Here's a really quick tutorial about getting a key to open a door (there might be an easier way to do this but I found that this method works pretty well). You can also use the key in other levels by just cloning the door, trigger and multisource
. There are already two tutorials that deal with those entities - Tutorial: Globals
and Tutorial: Multisource
- so I'll try not to go over the same stuff.
The idea here is to make sure that the door will not open until you have the key. First up place an item_security
entity, an env_global
entity and a multisource
in your map. Oh yeah, don't forget the door and the card scanner.
In the properties of the item_security
entity set the Target
to the name of the env_global
. I have used card
to make things easy. Something of interest here is that you could also use a world_items
entity because it does the same thing. In the properties of the env_global
entity set the Name
, Global State to Set
, Trigger Mode
and Initial State
. In the properties of the multisource
set the Name
and Global State Master
You need to set the properties of the door and the door's func_button
(card scanner) so that it actually works. The card scanner does not need a name; the only properties that really need setting are the Target
, in this case door2
(the name of the door) and Master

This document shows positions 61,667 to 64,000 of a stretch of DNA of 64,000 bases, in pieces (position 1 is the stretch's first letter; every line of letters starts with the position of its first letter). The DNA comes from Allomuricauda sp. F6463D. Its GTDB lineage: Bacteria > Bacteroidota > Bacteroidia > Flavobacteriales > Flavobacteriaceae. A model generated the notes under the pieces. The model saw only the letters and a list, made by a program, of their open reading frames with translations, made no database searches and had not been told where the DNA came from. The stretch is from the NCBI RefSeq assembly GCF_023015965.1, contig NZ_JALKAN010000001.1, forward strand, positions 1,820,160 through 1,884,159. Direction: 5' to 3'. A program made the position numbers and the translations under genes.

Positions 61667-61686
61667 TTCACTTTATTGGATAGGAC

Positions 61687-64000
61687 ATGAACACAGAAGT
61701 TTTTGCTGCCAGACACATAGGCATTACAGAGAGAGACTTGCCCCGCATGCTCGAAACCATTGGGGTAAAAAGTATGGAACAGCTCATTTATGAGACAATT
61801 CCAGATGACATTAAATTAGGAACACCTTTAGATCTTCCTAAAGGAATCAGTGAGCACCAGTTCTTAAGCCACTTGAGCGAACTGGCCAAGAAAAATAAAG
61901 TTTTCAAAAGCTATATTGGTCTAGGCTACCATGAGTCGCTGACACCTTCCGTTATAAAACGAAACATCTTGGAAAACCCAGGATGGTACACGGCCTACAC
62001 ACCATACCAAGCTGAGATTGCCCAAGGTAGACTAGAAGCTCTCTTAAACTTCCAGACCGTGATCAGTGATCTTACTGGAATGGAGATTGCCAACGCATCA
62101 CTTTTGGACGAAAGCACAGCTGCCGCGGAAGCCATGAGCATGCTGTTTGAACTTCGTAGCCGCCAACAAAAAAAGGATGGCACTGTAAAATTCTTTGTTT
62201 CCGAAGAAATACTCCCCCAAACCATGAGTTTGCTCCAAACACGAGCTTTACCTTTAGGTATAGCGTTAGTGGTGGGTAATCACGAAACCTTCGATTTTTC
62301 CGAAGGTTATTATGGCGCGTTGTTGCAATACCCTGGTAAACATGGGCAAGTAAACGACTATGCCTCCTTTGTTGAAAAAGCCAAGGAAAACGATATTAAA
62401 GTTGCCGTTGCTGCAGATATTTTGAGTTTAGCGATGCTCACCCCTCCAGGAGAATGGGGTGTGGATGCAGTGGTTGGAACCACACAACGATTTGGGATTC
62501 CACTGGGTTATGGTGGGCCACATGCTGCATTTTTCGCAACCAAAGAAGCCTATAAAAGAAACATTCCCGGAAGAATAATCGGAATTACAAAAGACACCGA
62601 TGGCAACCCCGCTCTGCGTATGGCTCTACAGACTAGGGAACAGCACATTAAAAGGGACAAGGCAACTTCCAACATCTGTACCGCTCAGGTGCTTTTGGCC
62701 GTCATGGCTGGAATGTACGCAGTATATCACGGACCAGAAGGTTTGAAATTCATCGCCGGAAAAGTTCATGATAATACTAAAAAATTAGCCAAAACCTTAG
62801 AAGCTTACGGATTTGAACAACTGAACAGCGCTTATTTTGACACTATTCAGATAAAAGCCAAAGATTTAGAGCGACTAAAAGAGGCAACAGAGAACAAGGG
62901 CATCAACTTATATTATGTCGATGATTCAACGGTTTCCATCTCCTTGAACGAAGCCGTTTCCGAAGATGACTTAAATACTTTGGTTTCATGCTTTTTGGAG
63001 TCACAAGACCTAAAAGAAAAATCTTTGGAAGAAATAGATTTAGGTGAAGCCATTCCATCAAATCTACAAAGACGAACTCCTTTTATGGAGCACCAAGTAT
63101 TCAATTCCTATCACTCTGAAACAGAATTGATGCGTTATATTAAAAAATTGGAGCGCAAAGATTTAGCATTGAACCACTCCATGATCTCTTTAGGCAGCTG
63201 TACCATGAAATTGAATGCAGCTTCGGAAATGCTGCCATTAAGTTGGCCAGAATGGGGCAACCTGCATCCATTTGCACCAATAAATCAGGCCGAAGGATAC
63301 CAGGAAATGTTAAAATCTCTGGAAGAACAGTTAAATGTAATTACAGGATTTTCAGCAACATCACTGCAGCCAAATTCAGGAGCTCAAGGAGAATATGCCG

(the name of the multisource
). If you want the door to close behind the player, make sure that Toggle
is not checked in the flag properties and that the door has the same flag.
So What's Going On?
Picking up the security card calls the global (card
) which sets the state to cardtaken
. The multisource
will not let the func_button
operate until the cardtaken
state has been called and now that it has, it allows the func_button
There are two maps provided because I wanted to prove the Global. I won't go into level transitions in this tutorial. Atom mentions them in Tutorial: Globals
. Just something on level transitions: most of the stuff I have read recommends that you do not run the game from the compiler. Instead use the console after compiling each map separately. By the way, this tutorial is only set up as a one-way transition. So this is what it looks like. Someone has bashed poor old Barney on the head, and the key is by his side (must have been a monster 'cause there is a 357 on the table). Try using the card scanner on the table before you get the card. The set of entities used lend themselves to endless possibilities, so have fun and if you find more uses then let us know through the forum.